Physical and Psychological Therapies
Diet (and supplements) plays a central role in your overall health, but don’t discount the power of a healing touch — or sound, or thought. Many physical therapies can get deep into your mind and body for intense and long-lasting relief, but you need to find the right treatments for your sets of symptoms.
Different therapies tend to target certain symptoms better than others, so you might consider tailoring your treatments to your biggest fibro challenges.
Muscle Pain and Tension
Massage is a natural antidote to muscle tension, and though it can help tame fibro symptoms your therapist will need to be careful not to aggravate tender tissue. Find a therapist who has experience with chronic pain — or better yet, fibromyalgia — and don’t be shy about communicating any painful sensations or falling comfort level every step of the way.
Acupuncture has gained ground as a leading treatment for chronic pain, and recent studies support that it is indeed more effective than a placebo. Moreover, there are very few possible side effects to treatment (as long as you work with a professional and accredited acupuncturist), so consider it as a complement to, or replacement for, massage.
Fatigue and Fibro Fog
It might seem counterintuitive, but exercise can be one of your most powerful tools to fight fatigue. It gets your metabolism going and your endorphins flowing, and the best part is the energizing effects last for hours after you finish.
The tricky part is knowing when to try to rev up your system, and when to allow for a rest. A big cup of coffee likely won’t cut it, but neither will consecutive naps throughout the day.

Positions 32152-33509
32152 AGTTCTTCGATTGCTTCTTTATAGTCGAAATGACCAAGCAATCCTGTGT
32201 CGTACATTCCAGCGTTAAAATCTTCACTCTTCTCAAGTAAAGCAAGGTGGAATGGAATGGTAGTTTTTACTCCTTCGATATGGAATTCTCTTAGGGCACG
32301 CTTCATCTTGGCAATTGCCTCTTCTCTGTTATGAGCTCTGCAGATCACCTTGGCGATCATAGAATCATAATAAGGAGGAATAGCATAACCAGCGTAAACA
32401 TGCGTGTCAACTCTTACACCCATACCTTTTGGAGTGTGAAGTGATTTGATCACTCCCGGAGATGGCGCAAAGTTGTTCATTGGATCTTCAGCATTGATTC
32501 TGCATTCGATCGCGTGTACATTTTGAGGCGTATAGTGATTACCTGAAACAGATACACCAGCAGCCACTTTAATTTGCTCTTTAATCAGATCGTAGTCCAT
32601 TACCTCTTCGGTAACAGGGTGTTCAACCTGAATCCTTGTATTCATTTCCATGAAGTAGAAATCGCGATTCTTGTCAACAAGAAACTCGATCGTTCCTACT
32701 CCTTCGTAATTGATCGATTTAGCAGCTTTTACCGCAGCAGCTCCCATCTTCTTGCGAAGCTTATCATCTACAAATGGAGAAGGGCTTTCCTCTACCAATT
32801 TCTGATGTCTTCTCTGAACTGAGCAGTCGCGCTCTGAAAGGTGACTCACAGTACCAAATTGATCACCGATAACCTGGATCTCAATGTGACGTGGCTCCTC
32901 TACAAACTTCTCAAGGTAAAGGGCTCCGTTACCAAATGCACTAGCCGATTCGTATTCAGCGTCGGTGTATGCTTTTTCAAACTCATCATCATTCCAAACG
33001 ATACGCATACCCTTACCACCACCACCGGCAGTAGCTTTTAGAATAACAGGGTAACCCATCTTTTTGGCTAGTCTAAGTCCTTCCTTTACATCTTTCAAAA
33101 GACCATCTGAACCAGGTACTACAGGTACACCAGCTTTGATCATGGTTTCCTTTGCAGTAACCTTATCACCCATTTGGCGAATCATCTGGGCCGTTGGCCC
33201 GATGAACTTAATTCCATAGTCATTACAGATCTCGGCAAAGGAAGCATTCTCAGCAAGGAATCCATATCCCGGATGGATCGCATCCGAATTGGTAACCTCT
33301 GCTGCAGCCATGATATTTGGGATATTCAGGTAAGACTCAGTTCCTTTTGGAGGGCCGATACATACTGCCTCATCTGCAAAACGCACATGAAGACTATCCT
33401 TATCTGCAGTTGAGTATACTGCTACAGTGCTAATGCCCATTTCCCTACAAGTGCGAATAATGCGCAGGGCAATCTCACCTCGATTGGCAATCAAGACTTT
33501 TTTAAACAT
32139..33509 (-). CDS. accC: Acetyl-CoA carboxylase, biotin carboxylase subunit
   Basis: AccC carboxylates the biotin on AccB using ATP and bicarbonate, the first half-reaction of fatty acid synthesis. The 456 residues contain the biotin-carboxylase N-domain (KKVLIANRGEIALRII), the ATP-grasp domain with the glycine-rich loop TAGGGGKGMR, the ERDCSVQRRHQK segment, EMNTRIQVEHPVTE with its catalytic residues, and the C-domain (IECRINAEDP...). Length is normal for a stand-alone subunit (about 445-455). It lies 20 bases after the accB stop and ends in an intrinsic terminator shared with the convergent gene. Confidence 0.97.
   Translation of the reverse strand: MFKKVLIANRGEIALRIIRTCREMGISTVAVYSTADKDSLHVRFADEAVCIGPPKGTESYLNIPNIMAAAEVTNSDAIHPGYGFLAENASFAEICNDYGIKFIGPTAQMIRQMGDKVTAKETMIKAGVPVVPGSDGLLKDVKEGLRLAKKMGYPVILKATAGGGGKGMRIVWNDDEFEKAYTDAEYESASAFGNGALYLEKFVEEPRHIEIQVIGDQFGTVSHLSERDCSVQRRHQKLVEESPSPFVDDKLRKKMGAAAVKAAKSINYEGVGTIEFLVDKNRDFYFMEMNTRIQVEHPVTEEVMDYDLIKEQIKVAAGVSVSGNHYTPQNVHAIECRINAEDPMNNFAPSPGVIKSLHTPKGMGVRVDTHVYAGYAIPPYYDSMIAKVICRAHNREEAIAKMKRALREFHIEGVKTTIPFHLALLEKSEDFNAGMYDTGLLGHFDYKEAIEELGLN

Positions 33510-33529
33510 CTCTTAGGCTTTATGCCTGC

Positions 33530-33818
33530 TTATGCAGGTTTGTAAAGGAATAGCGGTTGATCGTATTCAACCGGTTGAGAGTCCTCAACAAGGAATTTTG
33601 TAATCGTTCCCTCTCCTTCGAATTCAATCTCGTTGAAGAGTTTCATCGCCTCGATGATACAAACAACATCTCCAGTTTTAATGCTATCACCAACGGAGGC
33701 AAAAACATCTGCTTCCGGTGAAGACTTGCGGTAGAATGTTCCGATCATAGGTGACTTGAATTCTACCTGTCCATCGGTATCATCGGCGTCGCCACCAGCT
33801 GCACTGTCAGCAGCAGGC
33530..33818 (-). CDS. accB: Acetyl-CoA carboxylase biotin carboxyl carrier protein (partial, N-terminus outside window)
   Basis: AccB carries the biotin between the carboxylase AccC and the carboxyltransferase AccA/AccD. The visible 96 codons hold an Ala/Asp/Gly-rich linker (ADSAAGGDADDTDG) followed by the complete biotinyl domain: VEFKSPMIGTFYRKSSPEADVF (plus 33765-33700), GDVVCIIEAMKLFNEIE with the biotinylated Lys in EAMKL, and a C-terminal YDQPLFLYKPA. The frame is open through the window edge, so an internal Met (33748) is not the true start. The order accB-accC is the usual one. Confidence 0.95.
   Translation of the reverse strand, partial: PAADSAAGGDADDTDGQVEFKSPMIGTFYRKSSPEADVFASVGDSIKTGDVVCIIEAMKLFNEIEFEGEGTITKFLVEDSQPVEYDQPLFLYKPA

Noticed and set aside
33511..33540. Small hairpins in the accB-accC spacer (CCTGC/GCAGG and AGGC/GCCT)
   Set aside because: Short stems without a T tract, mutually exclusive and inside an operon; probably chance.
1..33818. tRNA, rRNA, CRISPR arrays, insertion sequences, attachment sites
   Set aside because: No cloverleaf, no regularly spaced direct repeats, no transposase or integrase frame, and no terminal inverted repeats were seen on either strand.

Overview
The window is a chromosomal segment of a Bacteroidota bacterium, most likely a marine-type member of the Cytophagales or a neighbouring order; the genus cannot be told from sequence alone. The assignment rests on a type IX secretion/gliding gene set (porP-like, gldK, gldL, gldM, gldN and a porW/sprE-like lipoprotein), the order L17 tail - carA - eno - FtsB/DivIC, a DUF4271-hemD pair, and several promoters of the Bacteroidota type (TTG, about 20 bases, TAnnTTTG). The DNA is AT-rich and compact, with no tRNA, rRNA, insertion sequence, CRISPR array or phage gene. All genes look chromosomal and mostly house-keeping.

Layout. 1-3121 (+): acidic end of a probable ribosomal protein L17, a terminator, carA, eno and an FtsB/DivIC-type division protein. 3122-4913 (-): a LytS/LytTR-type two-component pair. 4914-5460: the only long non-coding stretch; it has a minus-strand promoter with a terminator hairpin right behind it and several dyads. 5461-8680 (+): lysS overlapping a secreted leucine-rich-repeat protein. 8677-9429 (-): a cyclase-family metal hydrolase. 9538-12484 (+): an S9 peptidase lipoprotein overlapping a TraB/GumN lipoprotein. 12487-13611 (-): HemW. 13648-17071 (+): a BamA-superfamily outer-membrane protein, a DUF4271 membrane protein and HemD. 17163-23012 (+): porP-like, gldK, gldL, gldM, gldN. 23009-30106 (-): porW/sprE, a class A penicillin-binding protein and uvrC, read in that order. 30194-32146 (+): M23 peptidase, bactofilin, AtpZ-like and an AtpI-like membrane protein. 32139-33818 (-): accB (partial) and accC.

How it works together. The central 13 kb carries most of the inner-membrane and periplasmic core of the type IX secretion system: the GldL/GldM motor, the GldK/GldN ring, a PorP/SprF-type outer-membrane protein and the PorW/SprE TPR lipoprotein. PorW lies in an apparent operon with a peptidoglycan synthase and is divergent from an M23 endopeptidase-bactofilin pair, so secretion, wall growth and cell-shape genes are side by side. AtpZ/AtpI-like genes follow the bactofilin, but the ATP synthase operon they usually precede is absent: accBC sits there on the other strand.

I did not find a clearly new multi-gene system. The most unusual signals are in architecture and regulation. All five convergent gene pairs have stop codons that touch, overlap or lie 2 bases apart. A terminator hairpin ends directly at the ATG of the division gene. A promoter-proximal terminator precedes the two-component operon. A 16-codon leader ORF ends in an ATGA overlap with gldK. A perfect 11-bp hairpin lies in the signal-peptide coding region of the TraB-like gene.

Instead, L-carnitine might work better, which can help with both sleep and cognitive functioning. There is also some evidence the gingko biloba herb can boost brain metabolism.
Depression and Anxiety
Supplements such as SAM-e and L-carnitine can add helpful compounds to your natural stores, and this boost can help improve your mood and encourage better sleep for a better emotional balance. In fact, even milder naturally-derived supplements like St. John’s wort have been shown to help people shift to a more positive outlook.
Serotonin supplements (like 5-HTP) and the SSRI class of antidepressants would appear to be good options, but recent research suggests that more serotonin could actually make things worse if you’re struggling with depression.
Your best bet to overcoming sleep problems? Improving your activity levels and getting a bit of outside help from mild sleep-promoting agents.
Make sure you exercise daily, even if it’s just some very gentle yoga on particularly painful days, and consider adding a melatonin supplement (with your doctor’s permission).
Relaxation therapies are other excellent approaches for better sleep: learning to calm your mind and control your breathing can lower your heart rate and set you up for a better night’s sleep. Daily meditation is a great place to start.
Proceeding With Caution
Alternative treatments have become so popular that a National Center for Complementary and Alternative Medicine (NCCAM) has been introduced to investigate and assess them. There are now firm guidelines in place to protect your health and safety while you explore new treatment option, but remember that nothing is a replacement for the advice of a doctor, nutritionist, and other member of your healthcare team.